cialis serif;”>In the wake of their 3-2 win against Arsenal, Amy Eustace examines the philosophy that has helped Swansea become this year’s Premiership darlings.
Each year, without fail, the Premier League finds its new favourite son. The underdog quality has the league hooked; a quaint, lovable bravery – or is it naivety? – that seems to be engrained in at least one team every year. Think Blackpool last season, spurred on by the press conference escapades of one Ian Holloway, or Bolton when Owen Coyle had stumbled onto some untapped potential. A giant-killing there, a character-building draw here, and in time the lucky club becomes media darling for the foreseeable future. That is, at least until it falls back to the Championship with an audible thud, or worse, sacrifices its adorable ethos in favour of Premiership sustainability.
They don’t always reveal themselves early on, but it only takes one match, and while Norwich continue to admirably keep their heads above water at a more than respectable ninth, Swansea – two points behind Norwich in tenth – have taken a massive leap in the race for the neutrals’ hearts. The decisive blow (for now, at least) was their gloriously entertaining 3-2 home win against Arsenal.
Despite a disastrous start to this year’s campaign, Arsenal have roared back into fifth, and have boosted their strike options by bringing back a familiar face in veteran Gunner, Thierry Henry. While the Frenchman sparked hope of a fairytale return with his FA Cup goal against Leeds, he was powerless to prevent Wales’ best from raining on Arsenal’s parade. Scott Sinclair’s penalty and Nathan Dyer’s chip erased Van Persie’s opener. Theo Walcott got an equaliser, but any relief for the visitors was short-lived. Danny Graham secured all three points for the home side less than a minute later.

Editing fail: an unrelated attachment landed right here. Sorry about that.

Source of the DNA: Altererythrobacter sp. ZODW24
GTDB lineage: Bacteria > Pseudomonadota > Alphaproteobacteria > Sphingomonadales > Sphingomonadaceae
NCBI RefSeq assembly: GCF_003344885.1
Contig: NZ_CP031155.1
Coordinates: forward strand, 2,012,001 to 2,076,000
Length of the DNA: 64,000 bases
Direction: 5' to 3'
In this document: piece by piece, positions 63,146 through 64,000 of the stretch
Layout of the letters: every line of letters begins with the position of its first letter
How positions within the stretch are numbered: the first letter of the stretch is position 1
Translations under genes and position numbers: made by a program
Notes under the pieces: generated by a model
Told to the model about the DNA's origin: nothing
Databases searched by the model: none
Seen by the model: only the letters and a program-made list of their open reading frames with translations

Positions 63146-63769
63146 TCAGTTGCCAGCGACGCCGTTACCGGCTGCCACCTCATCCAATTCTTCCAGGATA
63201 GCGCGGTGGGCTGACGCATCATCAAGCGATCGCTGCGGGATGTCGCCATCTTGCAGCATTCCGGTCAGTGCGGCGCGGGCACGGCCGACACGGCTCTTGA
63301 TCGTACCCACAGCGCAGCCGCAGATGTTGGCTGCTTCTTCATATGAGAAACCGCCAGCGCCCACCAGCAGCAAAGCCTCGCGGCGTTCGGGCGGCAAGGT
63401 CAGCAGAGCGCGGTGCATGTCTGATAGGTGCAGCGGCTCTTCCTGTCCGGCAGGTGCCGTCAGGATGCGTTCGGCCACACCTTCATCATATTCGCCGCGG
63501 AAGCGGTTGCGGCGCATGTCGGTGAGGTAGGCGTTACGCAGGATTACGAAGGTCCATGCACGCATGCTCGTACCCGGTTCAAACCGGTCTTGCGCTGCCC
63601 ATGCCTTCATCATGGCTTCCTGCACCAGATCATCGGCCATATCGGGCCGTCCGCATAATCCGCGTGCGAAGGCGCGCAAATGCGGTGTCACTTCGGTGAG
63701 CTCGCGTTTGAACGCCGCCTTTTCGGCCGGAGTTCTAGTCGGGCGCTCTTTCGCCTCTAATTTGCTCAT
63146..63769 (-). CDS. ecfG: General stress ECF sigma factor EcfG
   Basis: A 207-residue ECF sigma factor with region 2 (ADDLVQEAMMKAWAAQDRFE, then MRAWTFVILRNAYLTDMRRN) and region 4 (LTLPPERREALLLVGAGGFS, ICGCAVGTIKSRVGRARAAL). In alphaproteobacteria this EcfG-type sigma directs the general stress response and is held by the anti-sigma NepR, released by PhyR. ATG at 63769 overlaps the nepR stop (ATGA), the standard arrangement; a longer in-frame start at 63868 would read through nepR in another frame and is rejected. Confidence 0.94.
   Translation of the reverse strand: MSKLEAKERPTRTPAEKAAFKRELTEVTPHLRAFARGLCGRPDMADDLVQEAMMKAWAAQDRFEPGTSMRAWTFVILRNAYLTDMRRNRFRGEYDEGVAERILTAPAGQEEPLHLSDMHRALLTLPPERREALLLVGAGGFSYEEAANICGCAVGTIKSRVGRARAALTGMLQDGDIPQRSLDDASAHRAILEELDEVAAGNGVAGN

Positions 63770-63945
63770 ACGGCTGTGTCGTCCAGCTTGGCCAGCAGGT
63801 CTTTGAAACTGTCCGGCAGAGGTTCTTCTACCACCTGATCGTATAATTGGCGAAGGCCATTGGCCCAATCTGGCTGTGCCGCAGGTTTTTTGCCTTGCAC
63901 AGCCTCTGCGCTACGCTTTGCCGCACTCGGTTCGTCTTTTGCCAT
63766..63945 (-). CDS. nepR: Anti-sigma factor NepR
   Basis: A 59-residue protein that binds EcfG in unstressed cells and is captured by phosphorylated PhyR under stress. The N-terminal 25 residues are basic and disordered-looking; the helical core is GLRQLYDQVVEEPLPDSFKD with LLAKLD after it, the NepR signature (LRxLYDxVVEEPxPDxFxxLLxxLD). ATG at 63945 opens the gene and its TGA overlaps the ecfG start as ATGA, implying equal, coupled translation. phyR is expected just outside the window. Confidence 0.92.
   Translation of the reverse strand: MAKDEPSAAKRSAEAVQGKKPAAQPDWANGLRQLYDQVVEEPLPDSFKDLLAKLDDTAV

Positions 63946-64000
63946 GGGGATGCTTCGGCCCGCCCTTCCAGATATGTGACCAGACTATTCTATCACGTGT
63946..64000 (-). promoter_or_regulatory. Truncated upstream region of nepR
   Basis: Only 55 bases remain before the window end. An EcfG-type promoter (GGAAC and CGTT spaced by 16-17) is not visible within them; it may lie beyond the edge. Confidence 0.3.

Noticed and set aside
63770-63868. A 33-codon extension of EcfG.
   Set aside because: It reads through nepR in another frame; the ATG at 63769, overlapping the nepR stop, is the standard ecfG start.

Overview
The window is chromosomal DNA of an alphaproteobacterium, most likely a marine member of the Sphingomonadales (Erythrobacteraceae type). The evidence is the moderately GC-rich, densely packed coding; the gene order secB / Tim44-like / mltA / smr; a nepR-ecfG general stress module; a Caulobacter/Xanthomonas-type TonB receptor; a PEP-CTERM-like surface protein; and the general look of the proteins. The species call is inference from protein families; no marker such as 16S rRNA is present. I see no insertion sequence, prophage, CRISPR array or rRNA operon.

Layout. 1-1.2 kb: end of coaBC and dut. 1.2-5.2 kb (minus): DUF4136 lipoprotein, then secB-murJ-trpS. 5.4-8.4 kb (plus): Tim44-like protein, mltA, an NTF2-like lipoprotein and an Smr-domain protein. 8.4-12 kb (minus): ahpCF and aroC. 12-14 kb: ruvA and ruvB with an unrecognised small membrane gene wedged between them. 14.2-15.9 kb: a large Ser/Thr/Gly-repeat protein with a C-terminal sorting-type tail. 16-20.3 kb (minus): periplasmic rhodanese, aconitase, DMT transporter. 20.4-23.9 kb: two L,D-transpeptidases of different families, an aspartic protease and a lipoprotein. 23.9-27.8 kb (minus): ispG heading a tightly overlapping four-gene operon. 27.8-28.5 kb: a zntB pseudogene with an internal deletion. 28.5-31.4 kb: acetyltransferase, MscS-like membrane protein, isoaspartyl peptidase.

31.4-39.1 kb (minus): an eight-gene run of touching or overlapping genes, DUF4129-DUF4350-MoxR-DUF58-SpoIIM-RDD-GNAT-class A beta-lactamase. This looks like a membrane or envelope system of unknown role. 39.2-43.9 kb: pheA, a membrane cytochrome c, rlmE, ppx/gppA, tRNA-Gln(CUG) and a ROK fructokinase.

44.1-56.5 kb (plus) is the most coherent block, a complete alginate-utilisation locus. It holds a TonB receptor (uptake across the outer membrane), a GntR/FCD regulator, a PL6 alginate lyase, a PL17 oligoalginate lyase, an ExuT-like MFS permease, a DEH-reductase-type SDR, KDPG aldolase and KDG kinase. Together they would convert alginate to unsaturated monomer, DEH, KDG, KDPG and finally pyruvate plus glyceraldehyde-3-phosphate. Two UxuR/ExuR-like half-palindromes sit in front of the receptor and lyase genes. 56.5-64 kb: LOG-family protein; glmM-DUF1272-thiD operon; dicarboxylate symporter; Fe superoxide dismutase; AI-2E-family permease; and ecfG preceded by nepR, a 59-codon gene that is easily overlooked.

Once, Arsenal were looked upon as England’s answer to Barcelona (minus the trophies), but at the Liberty Stadium they were passed into submission on a difficult playing surface. It’s becoming a trend for the Welsh team, who are unbeaten in their last five on home turf, and whose continued presence in the Premier League looks all but certain, without having given an inch on their confident, possession based philosophy. Against Arsenal, they just edged it with 80% pass completion to the visitors’ 79%, but they attempted 527 passes to Arsenal’s 428, and had 55% possession.
Trying to out-pass Arsenal is (supposedly) positively suicidal, and far too many teams play the pantomime villain by trying to stifle Arsenal with a more aggressive approach. But at home Swansea were brave enough to adhere to the values set down by now Wigan boss, Roberto Martinez. Comparisons to Barcelona, while exaggerated, have some depth when you’re reminded how the Catalan took Swansea from League One strugglers to Championship material upon a foundation of retaining the ball, and the ideology has survived two managerial changes. In fact, their pass completion rate against the London side was down from their usual 85%. It’s why they have the world at their feet, trying to understand how a little club from South Wales could possibly elicit parallels with Barcelona.
Their performances in this Premier League campaign have made everyone take notice of the talent in his squad. Englishmen Sinclair, Graham and Dyer might just be on Fabio Capello’s Euro 2012 radar. This month, midfielder Leon Britton was declared the world’s best passer to that point in the season, even beating Xavi, with 93.3% pass completion (Xavi could only manage 93%) and Britton’s midfield partner, Joe Allen, also features in the top ten. Goalkeeper Michel Vorm has become a Fantasy Football stalwart with 9 clean sheets and two saved penalties. They’ve secured Gylfi Sigurdsson and Josh McEachran on loan, and look confident in consolidating their place in the table.
Whatever the rest of the season holds for the Swans, they have proved that the passing game isn’t just for the big boys (Tony Pulis, take note), and that you can fight fire with fire, and win. Here’s hoping more sides in the Championship and beyond take note of Swansea’s blueprint for success.